J2.4 Drought at Seen Through the Prism of Soil Moisture Observations

Tuesday, 10 June 2014: 2:15 PM
Salon A-B (Denver Marriott Westminster)
Michael Palecki, NOAA/NESDIS/NCEI, Asheville, NC; and J. E. Bell and R. G. Bilotta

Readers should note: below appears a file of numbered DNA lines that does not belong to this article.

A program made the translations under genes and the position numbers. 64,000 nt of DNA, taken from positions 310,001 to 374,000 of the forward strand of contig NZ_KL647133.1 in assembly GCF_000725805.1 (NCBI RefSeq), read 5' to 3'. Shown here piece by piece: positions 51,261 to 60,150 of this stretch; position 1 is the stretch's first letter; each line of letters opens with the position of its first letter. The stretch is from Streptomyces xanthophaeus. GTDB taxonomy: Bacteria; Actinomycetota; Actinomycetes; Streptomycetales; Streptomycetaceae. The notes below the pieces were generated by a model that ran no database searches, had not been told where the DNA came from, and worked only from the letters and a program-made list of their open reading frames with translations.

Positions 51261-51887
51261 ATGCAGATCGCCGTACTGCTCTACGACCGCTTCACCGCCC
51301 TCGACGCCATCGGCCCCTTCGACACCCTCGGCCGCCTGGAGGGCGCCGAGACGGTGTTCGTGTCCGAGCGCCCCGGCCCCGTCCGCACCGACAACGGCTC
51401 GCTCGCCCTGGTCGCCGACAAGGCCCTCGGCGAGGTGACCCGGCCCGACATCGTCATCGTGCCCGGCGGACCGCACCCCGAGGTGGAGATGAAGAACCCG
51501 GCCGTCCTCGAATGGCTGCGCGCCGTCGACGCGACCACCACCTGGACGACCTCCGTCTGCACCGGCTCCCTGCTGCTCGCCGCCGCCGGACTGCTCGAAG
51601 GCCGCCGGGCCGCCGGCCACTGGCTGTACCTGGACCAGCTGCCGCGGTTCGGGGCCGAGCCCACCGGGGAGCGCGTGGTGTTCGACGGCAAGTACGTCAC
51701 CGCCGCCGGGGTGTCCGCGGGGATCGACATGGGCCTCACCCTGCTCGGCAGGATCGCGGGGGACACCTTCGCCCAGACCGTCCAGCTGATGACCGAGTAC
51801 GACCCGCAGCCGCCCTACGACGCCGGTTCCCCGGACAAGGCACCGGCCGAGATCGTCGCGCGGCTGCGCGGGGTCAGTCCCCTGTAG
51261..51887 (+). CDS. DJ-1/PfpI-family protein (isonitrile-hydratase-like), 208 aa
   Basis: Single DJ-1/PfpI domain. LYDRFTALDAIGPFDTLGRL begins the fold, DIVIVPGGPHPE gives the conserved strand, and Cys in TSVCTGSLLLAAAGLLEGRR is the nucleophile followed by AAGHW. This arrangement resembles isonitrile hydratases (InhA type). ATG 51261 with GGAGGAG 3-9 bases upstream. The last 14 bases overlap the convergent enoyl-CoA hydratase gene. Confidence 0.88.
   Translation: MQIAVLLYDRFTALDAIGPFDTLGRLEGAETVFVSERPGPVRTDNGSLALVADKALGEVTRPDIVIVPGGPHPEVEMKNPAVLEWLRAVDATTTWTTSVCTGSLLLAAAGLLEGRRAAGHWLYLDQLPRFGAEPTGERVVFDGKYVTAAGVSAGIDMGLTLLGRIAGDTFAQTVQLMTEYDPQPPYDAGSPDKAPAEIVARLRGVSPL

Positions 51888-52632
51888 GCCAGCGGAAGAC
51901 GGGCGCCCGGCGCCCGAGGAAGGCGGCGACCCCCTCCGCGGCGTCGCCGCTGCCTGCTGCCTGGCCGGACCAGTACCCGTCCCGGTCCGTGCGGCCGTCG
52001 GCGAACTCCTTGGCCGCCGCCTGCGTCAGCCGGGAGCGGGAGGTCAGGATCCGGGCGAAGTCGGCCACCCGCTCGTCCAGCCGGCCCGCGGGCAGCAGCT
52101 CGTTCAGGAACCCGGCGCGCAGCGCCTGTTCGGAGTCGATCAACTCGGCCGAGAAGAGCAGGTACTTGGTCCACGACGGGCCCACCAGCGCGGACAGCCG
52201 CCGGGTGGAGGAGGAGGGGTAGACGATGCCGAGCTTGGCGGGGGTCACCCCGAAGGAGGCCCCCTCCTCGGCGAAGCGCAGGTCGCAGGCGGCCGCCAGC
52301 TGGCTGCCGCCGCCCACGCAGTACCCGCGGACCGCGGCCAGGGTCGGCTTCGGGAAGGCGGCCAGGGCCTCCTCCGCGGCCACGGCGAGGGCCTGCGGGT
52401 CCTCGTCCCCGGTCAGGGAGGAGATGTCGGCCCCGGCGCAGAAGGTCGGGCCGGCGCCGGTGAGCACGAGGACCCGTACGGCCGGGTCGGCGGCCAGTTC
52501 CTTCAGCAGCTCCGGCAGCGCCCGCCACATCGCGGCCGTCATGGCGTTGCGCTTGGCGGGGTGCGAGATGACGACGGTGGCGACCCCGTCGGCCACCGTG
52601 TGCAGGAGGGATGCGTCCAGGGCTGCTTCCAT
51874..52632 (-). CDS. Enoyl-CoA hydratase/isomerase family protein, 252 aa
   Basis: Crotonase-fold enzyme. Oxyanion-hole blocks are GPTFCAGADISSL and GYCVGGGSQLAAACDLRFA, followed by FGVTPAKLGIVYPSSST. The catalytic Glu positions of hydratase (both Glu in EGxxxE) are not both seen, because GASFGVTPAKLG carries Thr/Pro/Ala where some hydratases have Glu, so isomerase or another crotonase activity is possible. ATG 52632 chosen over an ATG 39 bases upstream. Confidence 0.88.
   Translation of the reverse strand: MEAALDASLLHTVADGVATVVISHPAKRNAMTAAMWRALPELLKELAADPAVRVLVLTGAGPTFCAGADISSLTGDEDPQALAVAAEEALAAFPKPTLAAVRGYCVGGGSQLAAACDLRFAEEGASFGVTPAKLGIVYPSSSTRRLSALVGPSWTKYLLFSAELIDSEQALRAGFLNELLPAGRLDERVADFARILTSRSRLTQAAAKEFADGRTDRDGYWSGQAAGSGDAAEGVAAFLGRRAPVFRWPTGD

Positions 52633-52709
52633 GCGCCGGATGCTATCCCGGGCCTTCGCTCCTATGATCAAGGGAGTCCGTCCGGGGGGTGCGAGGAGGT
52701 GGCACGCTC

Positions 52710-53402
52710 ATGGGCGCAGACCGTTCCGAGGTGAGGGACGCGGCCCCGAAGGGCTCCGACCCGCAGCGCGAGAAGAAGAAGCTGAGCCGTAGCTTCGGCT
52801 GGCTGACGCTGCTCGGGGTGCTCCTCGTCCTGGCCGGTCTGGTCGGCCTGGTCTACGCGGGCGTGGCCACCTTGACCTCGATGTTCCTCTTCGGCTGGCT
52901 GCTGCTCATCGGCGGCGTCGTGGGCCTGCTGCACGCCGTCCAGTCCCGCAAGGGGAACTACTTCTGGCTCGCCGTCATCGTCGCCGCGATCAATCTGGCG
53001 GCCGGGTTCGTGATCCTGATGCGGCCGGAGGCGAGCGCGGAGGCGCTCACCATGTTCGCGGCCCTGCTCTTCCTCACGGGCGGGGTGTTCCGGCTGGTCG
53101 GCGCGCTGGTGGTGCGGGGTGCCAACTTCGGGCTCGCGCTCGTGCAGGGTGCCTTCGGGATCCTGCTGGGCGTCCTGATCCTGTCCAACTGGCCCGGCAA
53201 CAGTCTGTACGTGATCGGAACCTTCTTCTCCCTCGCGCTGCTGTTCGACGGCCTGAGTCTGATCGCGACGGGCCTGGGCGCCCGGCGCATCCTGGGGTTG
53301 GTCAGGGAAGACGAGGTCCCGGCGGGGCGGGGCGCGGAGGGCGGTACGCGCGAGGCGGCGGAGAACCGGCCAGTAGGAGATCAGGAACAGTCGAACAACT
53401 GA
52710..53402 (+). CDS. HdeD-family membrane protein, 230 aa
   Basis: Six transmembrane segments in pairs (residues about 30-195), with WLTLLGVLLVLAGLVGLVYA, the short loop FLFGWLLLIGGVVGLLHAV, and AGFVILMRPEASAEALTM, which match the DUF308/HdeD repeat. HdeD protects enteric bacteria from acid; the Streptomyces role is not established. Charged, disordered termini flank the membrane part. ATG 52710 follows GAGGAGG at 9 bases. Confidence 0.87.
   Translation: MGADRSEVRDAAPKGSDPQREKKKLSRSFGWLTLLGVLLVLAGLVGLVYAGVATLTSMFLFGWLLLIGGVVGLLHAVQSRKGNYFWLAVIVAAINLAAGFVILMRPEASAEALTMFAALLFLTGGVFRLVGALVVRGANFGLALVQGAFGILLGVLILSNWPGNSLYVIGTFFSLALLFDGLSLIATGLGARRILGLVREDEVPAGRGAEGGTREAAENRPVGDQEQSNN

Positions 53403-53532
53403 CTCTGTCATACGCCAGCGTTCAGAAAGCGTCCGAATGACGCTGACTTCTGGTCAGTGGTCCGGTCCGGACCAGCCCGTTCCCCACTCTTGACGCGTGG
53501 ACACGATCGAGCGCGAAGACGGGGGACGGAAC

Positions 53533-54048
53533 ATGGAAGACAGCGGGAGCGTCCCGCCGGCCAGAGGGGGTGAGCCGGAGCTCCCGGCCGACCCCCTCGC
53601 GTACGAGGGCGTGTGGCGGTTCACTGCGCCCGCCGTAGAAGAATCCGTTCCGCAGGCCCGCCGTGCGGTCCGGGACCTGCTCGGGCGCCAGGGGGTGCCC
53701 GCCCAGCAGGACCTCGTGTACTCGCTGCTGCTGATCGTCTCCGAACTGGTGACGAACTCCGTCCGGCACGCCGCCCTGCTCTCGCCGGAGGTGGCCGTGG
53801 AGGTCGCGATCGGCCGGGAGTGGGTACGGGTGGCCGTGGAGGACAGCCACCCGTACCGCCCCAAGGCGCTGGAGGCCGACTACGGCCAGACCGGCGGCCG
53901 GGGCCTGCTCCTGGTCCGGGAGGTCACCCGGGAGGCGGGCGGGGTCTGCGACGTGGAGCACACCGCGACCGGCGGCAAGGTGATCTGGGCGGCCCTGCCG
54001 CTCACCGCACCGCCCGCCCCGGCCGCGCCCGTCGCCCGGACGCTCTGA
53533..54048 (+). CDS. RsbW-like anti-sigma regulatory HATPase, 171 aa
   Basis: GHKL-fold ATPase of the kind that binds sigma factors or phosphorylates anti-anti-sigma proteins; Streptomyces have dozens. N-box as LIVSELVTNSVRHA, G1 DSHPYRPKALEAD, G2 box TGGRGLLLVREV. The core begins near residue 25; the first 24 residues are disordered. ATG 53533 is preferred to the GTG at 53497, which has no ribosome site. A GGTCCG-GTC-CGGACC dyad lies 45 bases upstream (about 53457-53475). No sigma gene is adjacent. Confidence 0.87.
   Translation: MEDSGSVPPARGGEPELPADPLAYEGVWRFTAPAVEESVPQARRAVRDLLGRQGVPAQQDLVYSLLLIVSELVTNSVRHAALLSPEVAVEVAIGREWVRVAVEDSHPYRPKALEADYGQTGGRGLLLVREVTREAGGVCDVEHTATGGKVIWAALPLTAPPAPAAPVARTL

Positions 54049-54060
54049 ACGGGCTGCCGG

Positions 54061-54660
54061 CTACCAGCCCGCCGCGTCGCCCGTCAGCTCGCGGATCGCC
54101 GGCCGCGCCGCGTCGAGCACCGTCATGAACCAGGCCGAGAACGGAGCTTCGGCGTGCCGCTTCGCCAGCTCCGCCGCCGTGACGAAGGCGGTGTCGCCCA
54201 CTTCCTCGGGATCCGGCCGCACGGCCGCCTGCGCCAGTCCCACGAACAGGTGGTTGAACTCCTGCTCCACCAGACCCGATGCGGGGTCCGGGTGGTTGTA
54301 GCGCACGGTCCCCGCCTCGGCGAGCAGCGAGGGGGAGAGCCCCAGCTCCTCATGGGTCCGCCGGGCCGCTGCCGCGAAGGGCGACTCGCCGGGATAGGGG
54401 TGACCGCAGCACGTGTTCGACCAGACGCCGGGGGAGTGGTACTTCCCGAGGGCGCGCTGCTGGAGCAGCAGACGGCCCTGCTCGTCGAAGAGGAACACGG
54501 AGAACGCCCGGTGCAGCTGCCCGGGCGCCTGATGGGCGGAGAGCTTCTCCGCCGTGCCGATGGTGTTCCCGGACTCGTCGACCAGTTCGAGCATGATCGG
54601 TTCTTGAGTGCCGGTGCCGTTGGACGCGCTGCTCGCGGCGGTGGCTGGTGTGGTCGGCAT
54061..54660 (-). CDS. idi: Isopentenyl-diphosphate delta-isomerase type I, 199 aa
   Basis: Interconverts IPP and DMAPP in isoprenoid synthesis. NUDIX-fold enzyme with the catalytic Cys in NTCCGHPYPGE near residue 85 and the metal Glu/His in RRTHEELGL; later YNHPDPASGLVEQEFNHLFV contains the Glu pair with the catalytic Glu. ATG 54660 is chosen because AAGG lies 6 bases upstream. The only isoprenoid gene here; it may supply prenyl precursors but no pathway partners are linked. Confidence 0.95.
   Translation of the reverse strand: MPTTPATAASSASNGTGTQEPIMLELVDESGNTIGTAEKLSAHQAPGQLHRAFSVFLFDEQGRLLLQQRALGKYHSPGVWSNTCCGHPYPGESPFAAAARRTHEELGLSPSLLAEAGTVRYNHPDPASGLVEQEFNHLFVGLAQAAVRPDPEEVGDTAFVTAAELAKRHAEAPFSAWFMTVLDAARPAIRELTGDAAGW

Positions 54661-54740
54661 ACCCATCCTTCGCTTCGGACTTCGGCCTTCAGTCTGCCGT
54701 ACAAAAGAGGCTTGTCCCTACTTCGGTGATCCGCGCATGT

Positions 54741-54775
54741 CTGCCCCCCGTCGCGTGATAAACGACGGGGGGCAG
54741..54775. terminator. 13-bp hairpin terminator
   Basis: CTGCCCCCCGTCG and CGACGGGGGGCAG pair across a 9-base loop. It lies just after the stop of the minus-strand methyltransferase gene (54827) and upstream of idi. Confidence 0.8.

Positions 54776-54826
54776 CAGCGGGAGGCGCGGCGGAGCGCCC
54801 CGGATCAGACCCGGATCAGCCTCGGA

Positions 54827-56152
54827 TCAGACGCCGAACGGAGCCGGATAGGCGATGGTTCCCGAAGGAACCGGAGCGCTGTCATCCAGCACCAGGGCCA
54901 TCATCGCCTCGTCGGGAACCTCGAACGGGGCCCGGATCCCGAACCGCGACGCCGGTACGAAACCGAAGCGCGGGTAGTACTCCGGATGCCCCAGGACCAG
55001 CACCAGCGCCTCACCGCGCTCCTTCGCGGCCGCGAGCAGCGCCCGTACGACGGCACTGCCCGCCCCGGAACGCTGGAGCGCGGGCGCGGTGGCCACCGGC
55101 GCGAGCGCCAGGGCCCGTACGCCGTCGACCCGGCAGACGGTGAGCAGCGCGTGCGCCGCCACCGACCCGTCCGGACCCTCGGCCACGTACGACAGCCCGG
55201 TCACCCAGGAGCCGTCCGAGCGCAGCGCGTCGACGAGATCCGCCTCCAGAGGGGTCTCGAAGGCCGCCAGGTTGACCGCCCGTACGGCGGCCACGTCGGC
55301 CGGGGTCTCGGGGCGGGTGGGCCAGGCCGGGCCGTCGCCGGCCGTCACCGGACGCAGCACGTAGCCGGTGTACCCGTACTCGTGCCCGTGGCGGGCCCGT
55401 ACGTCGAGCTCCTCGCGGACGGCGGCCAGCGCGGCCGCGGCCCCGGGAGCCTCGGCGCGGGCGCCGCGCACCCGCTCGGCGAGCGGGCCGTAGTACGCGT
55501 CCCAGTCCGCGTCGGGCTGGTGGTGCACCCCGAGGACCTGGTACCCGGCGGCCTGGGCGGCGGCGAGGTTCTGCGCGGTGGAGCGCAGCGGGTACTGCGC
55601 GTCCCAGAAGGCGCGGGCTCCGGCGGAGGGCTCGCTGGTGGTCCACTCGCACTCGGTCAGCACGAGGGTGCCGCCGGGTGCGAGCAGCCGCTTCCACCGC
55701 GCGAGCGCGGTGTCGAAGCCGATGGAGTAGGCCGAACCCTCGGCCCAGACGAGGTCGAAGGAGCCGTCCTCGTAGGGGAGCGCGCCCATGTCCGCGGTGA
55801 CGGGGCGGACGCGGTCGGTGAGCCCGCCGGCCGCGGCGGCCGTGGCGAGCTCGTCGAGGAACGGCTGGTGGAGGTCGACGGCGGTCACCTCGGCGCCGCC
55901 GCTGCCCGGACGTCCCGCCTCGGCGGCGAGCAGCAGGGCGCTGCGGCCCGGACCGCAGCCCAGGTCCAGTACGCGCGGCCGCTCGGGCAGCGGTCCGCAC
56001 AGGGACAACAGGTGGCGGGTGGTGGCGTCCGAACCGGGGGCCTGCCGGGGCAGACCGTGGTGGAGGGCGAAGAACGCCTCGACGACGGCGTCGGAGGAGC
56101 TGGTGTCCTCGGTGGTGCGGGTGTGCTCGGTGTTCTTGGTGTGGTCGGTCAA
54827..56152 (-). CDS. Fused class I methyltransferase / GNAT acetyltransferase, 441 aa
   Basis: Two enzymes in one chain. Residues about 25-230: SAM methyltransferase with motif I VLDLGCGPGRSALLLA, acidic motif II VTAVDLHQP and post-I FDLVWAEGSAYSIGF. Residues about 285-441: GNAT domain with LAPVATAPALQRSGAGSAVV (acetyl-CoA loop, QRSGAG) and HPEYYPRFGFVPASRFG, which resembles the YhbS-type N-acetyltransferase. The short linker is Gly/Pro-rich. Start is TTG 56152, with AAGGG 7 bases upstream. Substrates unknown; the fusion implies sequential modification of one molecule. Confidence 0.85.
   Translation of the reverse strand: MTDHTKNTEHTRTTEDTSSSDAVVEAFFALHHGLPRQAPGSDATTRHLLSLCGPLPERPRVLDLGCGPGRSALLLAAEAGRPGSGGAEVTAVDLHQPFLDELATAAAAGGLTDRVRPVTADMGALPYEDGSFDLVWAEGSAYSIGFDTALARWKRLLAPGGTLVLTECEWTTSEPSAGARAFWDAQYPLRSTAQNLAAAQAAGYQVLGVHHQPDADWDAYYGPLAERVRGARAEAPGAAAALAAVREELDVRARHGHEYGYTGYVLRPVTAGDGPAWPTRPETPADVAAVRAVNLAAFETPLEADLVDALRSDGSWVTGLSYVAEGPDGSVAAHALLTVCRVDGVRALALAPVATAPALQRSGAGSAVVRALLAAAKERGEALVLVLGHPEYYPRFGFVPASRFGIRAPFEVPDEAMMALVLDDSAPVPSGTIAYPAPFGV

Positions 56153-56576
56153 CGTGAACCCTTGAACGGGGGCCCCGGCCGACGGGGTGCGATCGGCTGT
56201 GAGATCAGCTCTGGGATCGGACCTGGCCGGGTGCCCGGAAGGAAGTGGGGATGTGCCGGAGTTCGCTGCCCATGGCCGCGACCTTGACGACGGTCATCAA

Soil moisture observations have been deemed to be important to climate monitoring in the U.S. for many years, but are often available only seasonally where measurements are taken for practical irrigation purposes in agricultural and horticultural settings. Sites with permanent soil moisture measurement are less common, but USDA and NOAA have deployed national climate observation networks with soil moisture measurement capabilities in stationary locations, and several states also have such arrays. However, many of these times series are rather brief, and only a small number have a sufficient climatology to statistically understand the distribution of soil moisture states versus observed drought conditions in various regions. In this presentation, soil moisture measurements taken mainly from longer term records will be related to various drought indices derived from temperature and precipitation data, especially examining lead/lag relationships. In the period since the 2000s, U.S. Drought Monitor (USDM) status will also be examined relative to observed soil moisture at various depths. Finally, a case study will be made of the 2012 drought in the central U.S. and its development in both drought indices and USDM status as compared to soil moisture. The USDA Soil Climate Analysis Network and the NOAA U.S. Climate Reference Network will be featured in the case study.
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